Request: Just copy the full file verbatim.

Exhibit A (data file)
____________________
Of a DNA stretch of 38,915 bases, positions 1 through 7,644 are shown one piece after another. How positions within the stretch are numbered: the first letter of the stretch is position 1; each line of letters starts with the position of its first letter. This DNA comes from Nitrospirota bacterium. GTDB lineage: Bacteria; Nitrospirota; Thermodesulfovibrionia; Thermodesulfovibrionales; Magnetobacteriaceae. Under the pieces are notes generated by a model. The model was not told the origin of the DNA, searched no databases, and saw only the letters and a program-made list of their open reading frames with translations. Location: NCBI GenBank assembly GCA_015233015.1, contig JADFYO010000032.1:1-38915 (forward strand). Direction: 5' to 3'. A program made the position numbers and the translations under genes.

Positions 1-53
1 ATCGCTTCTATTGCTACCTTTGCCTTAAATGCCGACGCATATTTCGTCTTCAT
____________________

Of a DNA stretch of 38,915 bases, positions 1 through 7,644 are shown one piece after another. How positions within the stretch are numbered: the first letter of the stretch is position 1; each line of letters starts with the position of its first letter. This DNA comes from Nitrospirota bacterium. GTDB lineage: Bacteria; Nitrospirota; Thermodesulfovibrionia; Thermodesulfovibrionales; Magnetobacteriaceae. Under the pieces are notes generated by a model. The model was not told the origin of the DNA, searched no databases, and saw only the letters and a program-made list of their open reading frames with translations. Location: NCBI GenBank assembly GCA_015233015.1, contig JADFYO010000032.1:1-38915 (forward strand). Direction: 5' to 3'. A program made the position numbers and the translations under genes.

Positions 1-53
1 ATCGCTTCTATTGCTACCTTTGCCTTAAATGCCGACGCATATTTCGTCTTCAT